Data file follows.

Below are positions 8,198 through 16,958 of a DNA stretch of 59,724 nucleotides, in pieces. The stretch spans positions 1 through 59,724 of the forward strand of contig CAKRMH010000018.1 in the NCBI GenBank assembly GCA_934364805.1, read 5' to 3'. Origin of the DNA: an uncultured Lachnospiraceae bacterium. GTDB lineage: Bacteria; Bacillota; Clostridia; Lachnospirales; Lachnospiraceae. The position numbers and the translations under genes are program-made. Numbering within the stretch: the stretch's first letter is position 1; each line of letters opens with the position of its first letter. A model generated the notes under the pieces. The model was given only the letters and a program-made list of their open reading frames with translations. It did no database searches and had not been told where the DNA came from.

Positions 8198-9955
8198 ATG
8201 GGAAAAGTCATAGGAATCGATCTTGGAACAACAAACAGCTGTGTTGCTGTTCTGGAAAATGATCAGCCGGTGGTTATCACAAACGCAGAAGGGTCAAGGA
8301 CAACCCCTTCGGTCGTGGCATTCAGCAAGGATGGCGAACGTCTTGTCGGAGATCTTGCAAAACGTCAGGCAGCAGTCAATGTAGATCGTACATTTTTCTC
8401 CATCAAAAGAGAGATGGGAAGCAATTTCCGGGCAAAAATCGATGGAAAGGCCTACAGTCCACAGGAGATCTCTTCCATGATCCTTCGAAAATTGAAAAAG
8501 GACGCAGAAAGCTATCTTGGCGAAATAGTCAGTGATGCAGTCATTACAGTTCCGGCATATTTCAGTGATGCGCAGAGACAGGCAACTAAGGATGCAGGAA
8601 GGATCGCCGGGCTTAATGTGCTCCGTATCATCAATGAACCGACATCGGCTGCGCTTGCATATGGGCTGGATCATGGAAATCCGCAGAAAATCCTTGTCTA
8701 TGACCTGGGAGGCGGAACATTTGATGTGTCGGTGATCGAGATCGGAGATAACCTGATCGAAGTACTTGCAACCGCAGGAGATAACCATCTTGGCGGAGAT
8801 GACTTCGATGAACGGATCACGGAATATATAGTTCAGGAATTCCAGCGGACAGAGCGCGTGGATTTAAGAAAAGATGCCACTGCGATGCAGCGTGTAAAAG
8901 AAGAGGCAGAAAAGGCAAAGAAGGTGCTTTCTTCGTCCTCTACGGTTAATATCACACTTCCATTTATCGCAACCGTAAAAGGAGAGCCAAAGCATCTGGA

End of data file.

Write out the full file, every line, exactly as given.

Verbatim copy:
Below are positions 8,198 through 16,958 of a DNA stretch of 59,724 nucleotides, in pieces. The stretch spans positions 1 through 59,724 of the forward strand of contig CAKRMH010000018.1 in the NCBI GenBank assembly GCA_934364805.1, read 5' to 3'. Origin of the DNA: an uncultured Lachnospiraceae bacterium. GTDB lineage: Bacteria; Bacillota; Clostridia; Lachnospirales; Lachnospiraceae. The position numbers and the translations under genes are program-made. Numbering within the stretch: the stretch's first letter is position 1; each line of letters opens with the position of its first letter. A model generated the notes under the pieces. The model was given only the letters and a program-made list of their open reading frames with translations. It did no database searches and had not been told where the DNA came from.

Positions 8198-9955
8198 ATG
8201 GGAAAAGTCATAGGAATCGATCTTGGAACAACAAACAGCTGTGTTGCTGTTCTGGAAAATGATCAGCCGGTGGTTATCACAAACGCAGAAGGGTCAAGGA
8301 CAACCCCTTCGGTCGTGGCATTCAGCAAGGATGGCGAACGTCTTGTCGGAGATCTTGCAAAACGTCAGGCAGCAGTCAATGTAGATCGTACATTTTTCTC
8401 CATCAAAAGAGAGATGGGAAGCAATTTCCGGGCAAAAATCGATGGAAAGGCCTACAGTCCACAGGAGATCTCTTCCATGATCCTTCGAAAATTGAAAAAG
8501 GACGCAGAAAGCTATCTTGGCGAAATAGTCAGTGATGCAGTCATTACAGTTCCGGCATATTTCAGTGATGCGCAGAGACAGGCAACTAAGGATGCAGGAA
8601 GGATCGCCGGGCTTAATGTGCTCCGTATCATCAATGAACCGACATCGGCTGCGCTTGCATATGGGCTGGATCATGGAAATCCGCAGAAAATCCTTGTCTA
8701 TGACCTGGGAGGCGGAACATTTGATGTGTCGGTGATCGAGATCGGAGATAACCTGATCGAAGTACTTGCAACCGCAGGAGATAACCATCTTGGCGGAGAT
8801 GACTTCGATGAACGGATCACGGAATATATAGTTCAGGAATTCCAGCGGACAGAGCGCGTGGATTTAAGAAAAGATGCCACTGCGATGCAGCGTGTAAAAG
8901 AAGAGGCAGAAAAGGCAAAGAAGGTGCTTTCTTCGTCCTCTACGGTTAATATCACACTTCCATTTATCGCAACCGTAAAAGGAGAGCCAAAGCATCTGGA